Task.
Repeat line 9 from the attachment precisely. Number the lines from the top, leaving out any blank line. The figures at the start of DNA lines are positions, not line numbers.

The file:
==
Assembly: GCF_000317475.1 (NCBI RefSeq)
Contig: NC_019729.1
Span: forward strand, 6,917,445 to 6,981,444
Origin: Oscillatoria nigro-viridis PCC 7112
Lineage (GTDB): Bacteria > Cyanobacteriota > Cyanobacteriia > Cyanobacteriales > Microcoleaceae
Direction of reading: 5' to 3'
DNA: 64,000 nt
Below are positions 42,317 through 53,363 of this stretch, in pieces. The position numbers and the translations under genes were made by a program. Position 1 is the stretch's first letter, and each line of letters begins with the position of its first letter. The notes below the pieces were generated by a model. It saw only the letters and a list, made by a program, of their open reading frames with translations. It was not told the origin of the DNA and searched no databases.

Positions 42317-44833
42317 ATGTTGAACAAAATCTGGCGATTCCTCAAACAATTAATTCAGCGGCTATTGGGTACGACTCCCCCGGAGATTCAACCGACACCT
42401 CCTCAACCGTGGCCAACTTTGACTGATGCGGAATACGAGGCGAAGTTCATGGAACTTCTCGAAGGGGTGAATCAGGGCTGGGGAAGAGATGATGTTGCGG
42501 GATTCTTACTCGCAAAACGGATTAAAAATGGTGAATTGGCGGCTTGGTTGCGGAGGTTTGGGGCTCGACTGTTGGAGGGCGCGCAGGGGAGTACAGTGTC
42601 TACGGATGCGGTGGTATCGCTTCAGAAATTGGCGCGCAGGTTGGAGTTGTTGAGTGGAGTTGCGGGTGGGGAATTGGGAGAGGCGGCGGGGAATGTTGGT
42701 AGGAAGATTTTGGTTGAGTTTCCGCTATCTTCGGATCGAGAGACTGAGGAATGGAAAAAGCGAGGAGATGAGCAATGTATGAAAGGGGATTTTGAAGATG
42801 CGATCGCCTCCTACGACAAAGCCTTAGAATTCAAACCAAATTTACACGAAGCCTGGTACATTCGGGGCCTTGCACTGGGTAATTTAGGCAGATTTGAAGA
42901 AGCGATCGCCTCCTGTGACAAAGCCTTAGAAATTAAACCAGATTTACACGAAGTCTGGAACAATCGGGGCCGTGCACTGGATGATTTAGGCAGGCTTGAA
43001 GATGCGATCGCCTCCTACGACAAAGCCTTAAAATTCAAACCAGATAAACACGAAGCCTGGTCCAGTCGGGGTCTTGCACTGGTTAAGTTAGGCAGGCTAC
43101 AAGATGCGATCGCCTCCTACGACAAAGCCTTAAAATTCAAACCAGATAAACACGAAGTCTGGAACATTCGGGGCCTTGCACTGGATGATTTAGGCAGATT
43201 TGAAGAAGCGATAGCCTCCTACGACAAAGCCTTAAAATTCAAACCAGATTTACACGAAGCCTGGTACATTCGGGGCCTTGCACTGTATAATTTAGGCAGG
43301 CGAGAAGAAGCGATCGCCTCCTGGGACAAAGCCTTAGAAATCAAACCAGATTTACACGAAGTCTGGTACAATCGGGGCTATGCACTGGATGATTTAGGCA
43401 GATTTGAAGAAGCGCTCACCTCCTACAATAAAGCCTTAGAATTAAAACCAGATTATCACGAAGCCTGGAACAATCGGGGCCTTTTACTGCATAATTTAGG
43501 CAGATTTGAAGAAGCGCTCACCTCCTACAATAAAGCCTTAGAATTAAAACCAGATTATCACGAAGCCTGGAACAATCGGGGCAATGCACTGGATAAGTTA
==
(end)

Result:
Positions 42317-44833